Saturday, 15 March 2014

An Epiphany Into Muddy Waters

          I apologize if it has been a while since my last entry, but my 12 hour days and having only Wednesday and Sunday off, I find myself either sleeping or catching up on more pressing matters.
          I have spoken at length to the fact that Brain Injury of any kind is probably the most insidious, misunderstood and maligned disability out there.
          Please, I do not wish to argue with someone who is paralyzed or has lost a limb.  I should have said that truly, any disability that is life altering is the most insidious form of disability.
          I can attest to the fact a simple fracture of my pinky, has caused me some trouble and it is life altering.  My little finger will not close completely and is forever bent.  Now being over simplistic, when I grab a handful of peanuts in my right hand which sports the bent little finger, the peanuts fall out of my grip and I leave a trail behind me that any squirrel would be envious of.   Who knew the little finger served a purpose until it was rendered incapacitated.
          Yes, there are many challenges with many forms of disability.  My argument is that as we heal and adjust from any other form of disability the same cannot be said for that of a brain injury.
          You see, when you have any other disability, you have the benefit of a healthy unencumbered brain to help you adapt to your new environment and after some trials and tribulations, the brain adjusts for you and compensates.
          What happens if the very computer you depend upon stops working fully in one or two functions?  What if as quick as I type this word it is lost because the (RAM ) Random Access Memory or short term memory of the computer is no long available?
           What happens if it functions one time and then not another?
            What happens if it fails with no regularity with no set pattern?
            Its a case of muddy waters and believe me, this is just the tip of the iceberg when it comes to the life and times of a brain injured person.
            I believe I have even mentioned this in past blogs and one would be so fortunate if all that was wrong was one simple malfunction of the brain.  When the brain is traumatized it usually, let me rephrase that, never is only one area of the brain affected, let alone only one function.  A concussion is the brain bouncing off of the interior of the skull and then swishing back and bouncing off the opposite side of the Skull.  This would then indicate that multiple issues will occur.
            Even a an ABI (Acquired Brain Injury), results in multiple regions of the brain.  Yes, I had a stroke better known as an AVM (Artery Vein Malformation) that was localized to my left temporal region of my brain.  Now the arteries ruptured, while some were clipped off and blood clots had formed placing pressure on otherwise healthy brain tissue.  One could say that being localized means only one function would be damaged, however, the arteries clipped off or that had ruptured, carried life giving oxygen to other regions of the brain meaning in short that multiple functions were adversely affected.  Like a computer with tons of code, processors and wires leading to other regions, many functions may be at risk of losing ability to process information.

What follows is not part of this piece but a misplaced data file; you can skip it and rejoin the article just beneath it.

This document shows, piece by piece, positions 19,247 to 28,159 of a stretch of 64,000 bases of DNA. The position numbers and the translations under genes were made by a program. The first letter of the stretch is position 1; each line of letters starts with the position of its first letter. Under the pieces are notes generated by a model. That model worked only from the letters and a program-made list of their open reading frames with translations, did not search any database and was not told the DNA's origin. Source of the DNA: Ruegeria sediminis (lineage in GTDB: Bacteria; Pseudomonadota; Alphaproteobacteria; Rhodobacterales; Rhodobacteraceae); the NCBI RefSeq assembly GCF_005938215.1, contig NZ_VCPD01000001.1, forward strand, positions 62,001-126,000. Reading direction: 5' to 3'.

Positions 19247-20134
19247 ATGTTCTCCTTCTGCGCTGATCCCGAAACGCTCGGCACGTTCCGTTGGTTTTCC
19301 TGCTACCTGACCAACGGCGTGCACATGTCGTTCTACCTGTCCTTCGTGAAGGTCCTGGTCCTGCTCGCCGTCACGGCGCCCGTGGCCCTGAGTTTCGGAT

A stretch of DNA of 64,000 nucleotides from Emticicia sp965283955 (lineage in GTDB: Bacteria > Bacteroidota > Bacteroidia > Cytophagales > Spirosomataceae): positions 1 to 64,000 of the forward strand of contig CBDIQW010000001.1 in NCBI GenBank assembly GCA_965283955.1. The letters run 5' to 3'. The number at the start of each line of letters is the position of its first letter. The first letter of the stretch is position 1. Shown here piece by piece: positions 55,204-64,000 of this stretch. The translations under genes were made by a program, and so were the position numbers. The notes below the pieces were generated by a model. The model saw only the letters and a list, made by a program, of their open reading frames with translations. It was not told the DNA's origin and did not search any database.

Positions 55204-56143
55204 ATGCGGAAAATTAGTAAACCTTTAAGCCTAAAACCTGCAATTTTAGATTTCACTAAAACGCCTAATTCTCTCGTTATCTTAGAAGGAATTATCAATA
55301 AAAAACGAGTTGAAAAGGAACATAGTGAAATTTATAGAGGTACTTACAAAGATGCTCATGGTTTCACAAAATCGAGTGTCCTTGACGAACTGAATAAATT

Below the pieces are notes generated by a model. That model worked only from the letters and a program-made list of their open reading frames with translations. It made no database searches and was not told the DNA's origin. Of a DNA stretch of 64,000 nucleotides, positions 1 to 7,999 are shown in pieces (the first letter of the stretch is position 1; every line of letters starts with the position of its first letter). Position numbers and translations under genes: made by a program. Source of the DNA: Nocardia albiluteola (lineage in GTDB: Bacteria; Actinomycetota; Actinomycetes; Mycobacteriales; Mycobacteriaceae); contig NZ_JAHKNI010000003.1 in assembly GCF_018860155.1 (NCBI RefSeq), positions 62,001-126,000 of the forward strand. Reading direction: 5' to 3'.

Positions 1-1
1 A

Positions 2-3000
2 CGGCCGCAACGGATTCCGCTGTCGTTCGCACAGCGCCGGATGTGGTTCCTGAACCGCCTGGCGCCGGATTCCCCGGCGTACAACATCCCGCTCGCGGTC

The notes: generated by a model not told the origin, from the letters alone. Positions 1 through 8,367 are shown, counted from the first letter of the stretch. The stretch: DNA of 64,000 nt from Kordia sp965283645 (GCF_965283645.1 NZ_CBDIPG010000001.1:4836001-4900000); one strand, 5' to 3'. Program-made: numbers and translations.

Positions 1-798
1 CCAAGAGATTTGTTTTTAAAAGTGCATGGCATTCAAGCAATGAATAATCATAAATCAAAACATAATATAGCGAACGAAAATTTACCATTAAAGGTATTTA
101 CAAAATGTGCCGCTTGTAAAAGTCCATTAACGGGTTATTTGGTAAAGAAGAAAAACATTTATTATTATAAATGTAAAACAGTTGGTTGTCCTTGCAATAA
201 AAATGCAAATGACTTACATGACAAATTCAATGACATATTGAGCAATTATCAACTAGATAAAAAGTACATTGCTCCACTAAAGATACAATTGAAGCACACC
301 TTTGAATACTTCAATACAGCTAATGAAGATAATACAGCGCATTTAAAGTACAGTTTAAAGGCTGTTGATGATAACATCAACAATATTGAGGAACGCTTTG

I am not wanting to get into detail, in fact it is impossible to get into detail and that is what makes brain injury so insidious.  You see, the experts know the outcome of loss of limb or paralysis and can treat everyone the same.  It is that one fits all treatment that alludes that of a brain injured person.
           I was told to take notes to help me remember.
           Boy, I was prolific in my writings, so much I decided to write a blog.
           Did my memory improve?
           Not in the slightest.
I could never remember to refer back to my notes in time to remember the event I was to be reminded of.

Now tell a person who has lost a leg that they will need to remember their crutches, prosthesis or wheel chair and I bet you that you need only tell them once.
          Again I am not making fun nor do I take it lightly that recovering from any debilitating injury is any less life altering.  I get it.  You lose an arm, you cannot tie your shoes or button up your shirt as readily.  Your life as you know it has been forever altered.  Your dream of being a major league pitcher, a competitive  swimmer, a typist, a logger have all gone up in smoke.  The difference is that you can by virtue of a fully functioning brain, adjust, make a new career choice, and become a contributing member of society.
         When it is the brain, the reliability is lost and the brain injured often and most unfortunately, keeps his/her healthy former self in the rear view mirror, in hopes to one day meet or exceed his or her former self.
         It is the biggest trap we set for ourselves. I know that for the past 36 years, I have been in awe of my former self and deeply envious of him and so much so I failed to realize that I eclipsed him so many years ago.  The specter of that young man who could memorize lines in a play at a glance had so dwarfed me that I had not realized that at 14, I was not a father, a husband, a grandfather, a first aid attendant in an industrial setting, had not owned several businesses, yet somehow he was better than I, all for the fact he could remember.